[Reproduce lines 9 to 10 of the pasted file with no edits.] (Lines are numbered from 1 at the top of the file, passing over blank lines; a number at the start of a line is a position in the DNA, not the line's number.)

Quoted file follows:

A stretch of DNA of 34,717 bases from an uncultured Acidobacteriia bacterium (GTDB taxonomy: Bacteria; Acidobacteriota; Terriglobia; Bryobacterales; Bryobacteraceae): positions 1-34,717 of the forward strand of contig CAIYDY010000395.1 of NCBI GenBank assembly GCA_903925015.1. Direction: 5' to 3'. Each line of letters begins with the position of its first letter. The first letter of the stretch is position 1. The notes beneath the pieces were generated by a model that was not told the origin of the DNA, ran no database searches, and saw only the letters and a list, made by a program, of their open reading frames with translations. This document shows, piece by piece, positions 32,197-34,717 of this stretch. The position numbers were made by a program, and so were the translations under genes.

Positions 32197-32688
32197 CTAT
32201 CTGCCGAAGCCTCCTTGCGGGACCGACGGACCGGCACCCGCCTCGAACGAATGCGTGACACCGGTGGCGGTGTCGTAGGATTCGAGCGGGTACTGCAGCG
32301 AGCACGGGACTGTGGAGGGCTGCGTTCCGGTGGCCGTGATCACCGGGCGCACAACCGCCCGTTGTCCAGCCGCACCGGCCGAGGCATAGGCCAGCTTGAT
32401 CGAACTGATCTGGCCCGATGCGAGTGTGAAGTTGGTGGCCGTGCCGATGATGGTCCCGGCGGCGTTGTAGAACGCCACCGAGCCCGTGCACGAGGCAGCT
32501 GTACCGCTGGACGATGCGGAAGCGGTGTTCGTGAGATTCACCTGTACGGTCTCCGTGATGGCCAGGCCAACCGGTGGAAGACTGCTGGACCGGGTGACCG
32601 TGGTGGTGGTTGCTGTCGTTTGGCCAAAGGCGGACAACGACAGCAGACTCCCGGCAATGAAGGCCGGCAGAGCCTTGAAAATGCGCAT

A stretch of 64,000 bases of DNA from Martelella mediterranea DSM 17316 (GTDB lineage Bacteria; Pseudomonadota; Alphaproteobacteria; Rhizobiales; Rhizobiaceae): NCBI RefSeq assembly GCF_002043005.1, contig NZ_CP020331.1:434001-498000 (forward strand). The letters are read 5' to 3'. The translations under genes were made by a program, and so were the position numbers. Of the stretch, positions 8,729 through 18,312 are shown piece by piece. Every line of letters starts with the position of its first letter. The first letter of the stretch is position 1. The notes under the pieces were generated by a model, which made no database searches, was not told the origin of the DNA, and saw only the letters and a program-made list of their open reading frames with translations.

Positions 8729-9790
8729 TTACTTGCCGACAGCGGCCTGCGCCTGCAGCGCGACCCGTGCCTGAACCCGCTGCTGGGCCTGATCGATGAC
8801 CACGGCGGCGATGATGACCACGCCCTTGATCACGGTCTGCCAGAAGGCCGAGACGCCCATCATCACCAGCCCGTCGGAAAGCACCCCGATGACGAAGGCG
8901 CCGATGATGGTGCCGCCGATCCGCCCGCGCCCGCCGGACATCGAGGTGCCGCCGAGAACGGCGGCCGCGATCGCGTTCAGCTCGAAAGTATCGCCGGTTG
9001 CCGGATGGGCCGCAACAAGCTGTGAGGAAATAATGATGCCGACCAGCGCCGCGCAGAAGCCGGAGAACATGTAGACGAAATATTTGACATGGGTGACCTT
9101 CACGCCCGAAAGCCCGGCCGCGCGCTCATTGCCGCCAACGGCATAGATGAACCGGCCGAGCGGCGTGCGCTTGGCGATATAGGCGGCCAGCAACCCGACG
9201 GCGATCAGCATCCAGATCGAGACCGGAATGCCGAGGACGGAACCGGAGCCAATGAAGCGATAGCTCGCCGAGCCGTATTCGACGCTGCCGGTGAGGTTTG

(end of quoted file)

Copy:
A stretch of 64,000 bases of DNA from Martelella mediterranea DSM 17316 (GTDB lineage Bacteria; Pseudomonadota; Alphaproteobacteria; Rhizobiales; Rhizobiaceae): NCBI RefSeq assembly GCF_002043005.1, contig NZ_CP020331.1:434001-498000 (forward strand). The letters are read 5' to 3'. The translations under genes were made by a program, and so were the position numbers. Of the stretch, positions 8,729 through 18,312 are shown piece by piece. Every line of letters starts with the position of its first letter. The first letter of the stretch is position 1. The notes under the pieces were generated by a model, which made no database searches, was not told the origin of the DNA, and saw only the letters and a program-made list of their open reading frames with translations.

Positions 8729-9790